New York City mayor Bill de Blasio (D.) on Friday ordered the total elimination of the city's advanced-learning programs in public schools. The move is a major concession in the closing months of the mayor's term to racial-equity activists who have long called for getting rid of the classes.
The classes, known as "gifted and talented" programs, group together elementary school students who perform well on an admissions exam they take when they're four years old. Under de Blasio's overhaul, the programs will be phased out, with the current cohort of enrollees being the last to learn in gifted classes through elementary school.
Critics of the gifted and talented programs say they enforce racial segregation in schools and stand in the way of racial equity. The gifted classes comprise about three-quarters white and Asian students, according to the New York Times. But an April poll found that a majority of New Yorkers support the programs.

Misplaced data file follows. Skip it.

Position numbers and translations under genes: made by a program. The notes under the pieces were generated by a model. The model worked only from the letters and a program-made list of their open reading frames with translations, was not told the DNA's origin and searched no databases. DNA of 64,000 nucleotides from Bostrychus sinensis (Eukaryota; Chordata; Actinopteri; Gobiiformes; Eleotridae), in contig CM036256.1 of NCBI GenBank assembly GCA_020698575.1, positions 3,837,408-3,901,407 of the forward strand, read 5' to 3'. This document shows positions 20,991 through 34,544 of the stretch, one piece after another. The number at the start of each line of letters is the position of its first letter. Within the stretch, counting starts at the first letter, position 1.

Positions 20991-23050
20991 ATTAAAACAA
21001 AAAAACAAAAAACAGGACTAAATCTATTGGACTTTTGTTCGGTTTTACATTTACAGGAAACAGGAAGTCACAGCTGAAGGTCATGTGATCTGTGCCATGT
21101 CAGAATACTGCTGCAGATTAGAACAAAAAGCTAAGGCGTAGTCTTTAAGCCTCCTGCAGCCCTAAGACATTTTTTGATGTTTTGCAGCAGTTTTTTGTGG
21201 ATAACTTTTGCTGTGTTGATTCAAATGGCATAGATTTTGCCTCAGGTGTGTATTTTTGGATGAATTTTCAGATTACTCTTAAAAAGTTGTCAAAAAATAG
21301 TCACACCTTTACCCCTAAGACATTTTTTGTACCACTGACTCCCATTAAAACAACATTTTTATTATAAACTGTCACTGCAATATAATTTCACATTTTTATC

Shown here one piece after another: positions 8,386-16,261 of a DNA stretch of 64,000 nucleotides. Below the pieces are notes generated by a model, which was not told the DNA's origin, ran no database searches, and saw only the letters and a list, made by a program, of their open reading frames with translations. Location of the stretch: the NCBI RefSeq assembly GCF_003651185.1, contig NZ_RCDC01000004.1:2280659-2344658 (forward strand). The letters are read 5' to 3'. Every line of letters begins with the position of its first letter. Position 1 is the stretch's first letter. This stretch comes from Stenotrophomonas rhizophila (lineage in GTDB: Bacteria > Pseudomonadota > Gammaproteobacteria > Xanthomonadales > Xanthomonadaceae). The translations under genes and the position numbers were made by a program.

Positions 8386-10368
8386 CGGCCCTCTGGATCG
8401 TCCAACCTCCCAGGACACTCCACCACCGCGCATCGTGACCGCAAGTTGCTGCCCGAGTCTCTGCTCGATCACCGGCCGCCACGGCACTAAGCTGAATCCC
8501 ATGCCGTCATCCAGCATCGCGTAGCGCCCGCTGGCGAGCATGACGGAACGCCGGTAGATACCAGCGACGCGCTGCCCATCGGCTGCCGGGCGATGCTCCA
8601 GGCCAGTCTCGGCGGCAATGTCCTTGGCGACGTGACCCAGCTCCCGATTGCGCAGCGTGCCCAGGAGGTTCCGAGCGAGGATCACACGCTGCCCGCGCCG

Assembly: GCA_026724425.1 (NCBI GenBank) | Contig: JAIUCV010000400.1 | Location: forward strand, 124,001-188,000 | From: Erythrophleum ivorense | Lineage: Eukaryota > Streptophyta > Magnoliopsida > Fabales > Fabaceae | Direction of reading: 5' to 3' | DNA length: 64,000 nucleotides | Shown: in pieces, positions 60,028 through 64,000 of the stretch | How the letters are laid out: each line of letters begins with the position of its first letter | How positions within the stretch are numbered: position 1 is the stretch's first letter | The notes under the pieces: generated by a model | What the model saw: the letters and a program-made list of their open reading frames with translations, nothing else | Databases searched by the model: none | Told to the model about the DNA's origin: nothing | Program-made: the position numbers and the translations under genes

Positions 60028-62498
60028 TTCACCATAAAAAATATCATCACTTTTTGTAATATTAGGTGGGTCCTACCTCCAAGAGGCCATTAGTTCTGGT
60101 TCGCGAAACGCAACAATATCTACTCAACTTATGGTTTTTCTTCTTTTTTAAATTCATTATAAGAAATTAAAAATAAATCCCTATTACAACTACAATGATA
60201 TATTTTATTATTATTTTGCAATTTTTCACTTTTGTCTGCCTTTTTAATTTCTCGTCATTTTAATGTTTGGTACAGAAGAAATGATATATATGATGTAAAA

"The era of judging four-year-olds based on a single test is over," de Blasio said in a statement. The mayor proposed an alternative to the gifted and talented programs that would see students assessed at the third grade and offered "accelerated instruction" in classes with other students receiving standard instruction.
"Anti-racist" activist groups applauded the mayor's decision. "After years of advocacy, another tool of segregation is being eliminated," said one organization, New Yorkers for Racially Just Public Schools.
Eric Adams, the Democratic nominee for the Nov. 2 mayoral election, has opposed eliminating the gifted and talented programs, instead calling to expand them and offer the courses to more students. If Adams is elected mayor, as he likely will be, he could reverse de Blasio's order. But it would be difficult to do so because he would have to create an alternative and inevitably contentious scheme in the first months of his administration, according to the Times.
A spokesman for Adams told reporters the candidate "will assess the plan and reserves his right to implement policies based on the needs of students and parents."
De Blasio has privately said he plans to run for governor of New York next year, according to a Wednesday report from the Times.